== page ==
In the case of 'Bali', the charges state that the defendant is a member of the Thai Federation and arranged to wear the black shirts at Central Ramindra department store on December 5, 2018, when the citizens wear yellow. In this case, the facts are that on December 5, 2018, 'Bali' wore a black shirt with no symbols of any kind indicating a connection with the Thai Federation and came to eat at a KFC restaurant. Officials therefore asked to see her ID card. 'Bali' showed her ID card, and she took a picture of officials ID card and went back. After the aforementioned day, she was contacted and visited by authorities at her house many times, and there was one time they tried to search her house at night without a search warrant. In the end, they were not allowed to search her house. Then finally a warrant came out for her arrest in January 2019.
 
 
 

The fate of the leaders of the Thai Federation

 
While Thai authorizes were making a strong effort to wipe out members of the Thai Federation living in Thailand, they fully knew that the various people they caught and brought cases against were not the leaders or important people in the movement. As for the people that the authorities, in their report, accuse of being the leaders or bosses of the Thai Federation––like Chucheep, Siam, Kritsana, Wat, and Wuthipong––these people experience a fate that is not at all easy for them or their families.  
 
The case of Wuthipong
 
On July 30, 2018, Jom Petchpradab, a journalist and political refugee put out on Facebook that Wuthipong Kachathamakul, or Ko Tee [or Ma Noi], was attacked by a group of about 10 men in black outfits, their faces covered by ski masks, with weapons in hand. They broke in, captured him, and took him away around 9:45am local time in the neighboring country, on July 29, 2017. After that, he was never seen again.
 
The cases of Chucheep, Siam, and Kritsana
 
On May 9, 2019, Piangdin Rakthai, one of the political refugees, came out on YouTube and said that Chucheep, Siam, and Kritsana, political refugees in Laos, who had been captured in Vietnam in January, 2019, had now been sent back to Thailand. But there has been no forward progress. At this time, we guess that all three were arrested because they used fake passports in travelling to Vietnam. Part of the reason that they had to cross from Laos into Vietnam might be because unidentify officials were trying to follow and eliminate the group of political refugees in Laos.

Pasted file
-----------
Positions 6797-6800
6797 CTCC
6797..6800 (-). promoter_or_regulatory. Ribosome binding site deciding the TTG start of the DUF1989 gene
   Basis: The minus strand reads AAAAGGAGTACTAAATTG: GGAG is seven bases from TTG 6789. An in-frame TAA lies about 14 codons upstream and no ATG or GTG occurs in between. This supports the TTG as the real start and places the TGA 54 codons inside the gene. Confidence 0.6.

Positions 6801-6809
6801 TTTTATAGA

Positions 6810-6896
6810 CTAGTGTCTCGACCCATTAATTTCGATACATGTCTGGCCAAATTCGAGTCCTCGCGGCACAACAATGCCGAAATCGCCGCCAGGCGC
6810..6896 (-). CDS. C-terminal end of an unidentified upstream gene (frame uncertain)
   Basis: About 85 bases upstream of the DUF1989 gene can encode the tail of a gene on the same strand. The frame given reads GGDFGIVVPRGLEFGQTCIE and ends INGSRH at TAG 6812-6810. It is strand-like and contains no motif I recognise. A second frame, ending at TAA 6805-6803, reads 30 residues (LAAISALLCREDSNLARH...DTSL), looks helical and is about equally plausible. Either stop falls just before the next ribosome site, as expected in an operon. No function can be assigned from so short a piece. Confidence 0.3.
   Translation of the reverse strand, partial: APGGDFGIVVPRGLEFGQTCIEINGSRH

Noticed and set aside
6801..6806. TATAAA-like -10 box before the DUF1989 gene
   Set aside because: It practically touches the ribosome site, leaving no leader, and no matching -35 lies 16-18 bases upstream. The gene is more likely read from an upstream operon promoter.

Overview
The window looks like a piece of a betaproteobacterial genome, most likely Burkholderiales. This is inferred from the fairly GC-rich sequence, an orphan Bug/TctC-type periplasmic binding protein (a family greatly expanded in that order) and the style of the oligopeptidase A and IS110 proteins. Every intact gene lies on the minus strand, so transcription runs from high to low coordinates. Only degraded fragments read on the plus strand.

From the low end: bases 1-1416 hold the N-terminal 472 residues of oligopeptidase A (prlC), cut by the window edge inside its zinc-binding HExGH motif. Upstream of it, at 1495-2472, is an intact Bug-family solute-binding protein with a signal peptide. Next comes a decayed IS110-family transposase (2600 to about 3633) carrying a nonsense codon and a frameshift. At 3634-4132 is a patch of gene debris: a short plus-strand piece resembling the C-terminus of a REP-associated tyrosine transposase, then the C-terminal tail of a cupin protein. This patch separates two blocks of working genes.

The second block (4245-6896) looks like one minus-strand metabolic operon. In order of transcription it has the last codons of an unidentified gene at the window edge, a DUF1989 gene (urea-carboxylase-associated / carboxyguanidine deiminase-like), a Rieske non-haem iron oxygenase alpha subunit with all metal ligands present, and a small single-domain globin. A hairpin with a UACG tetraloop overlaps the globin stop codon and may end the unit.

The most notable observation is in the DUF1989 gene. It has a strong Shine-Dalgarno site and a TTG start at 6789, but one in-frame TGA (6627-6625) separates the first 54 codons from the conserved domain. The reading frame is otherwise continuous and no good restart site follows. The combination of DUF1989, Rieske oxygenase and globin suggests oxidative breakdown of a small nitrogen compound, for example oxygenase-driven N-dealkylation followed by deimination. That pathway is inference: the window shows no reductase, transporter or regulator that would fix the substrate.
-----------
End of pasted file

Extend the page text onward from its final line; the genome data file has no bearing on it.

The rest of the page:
And until now, we still don’t know what happened to all three people. Are they still alive or are they dead?
 
The case of Wat
 
He had to flee to Laos when the NCPO overthrew the government in a coup in 2014, and he still isn’t able to return to Thailand as of July 2019. Among informed sources about the attempt to wipe out the political refugees in neighboring countries by unidentify troops, BBC Thai reports that Wat was able to travel to France to seek asylum.
 
 

The proceedings in the Thai Federation group cases 

 

Up to September 2019, there were proceedings against at least 17 people who have been charged with being members of the Thai Federation, and these are divided into 6 lawsuits as follows.
 
The first lawsuit, 5 defendants
 
The accusation against all 5 defendants is that they are members of the Thai Federation group, and that they excite their group members and citizens though social media and by distributing leaflets, urging people generally to oppose the monarchy, and oppose the government and the NCPO, actions which are illegal according to the Criminal Code, Section 116 and 209.
 
Status of the defendants: 4 got out on bail; 1 did not.
The status of the case is that witnesses for the prosecution are on the schedule to be examined on November 19-21, 2019, and the witnesses for the defendants on November 22 and 26-27, 2019.
 
 
The second lawsuit, six defendants
 
The accusations are that all 6 of the defendants are members of the Thai Federation, who aim to change the system of government of Thailand from a system of “Democracy with His Majesty the King as Head of State” to be a federal system with a president as head of state; and that they organized an assembly for communicating the aforementioned ideas, and they publicized the event, which is against the law, particularly Section 116 and 209 of the Criminal Code, as well as assembly and computer acts.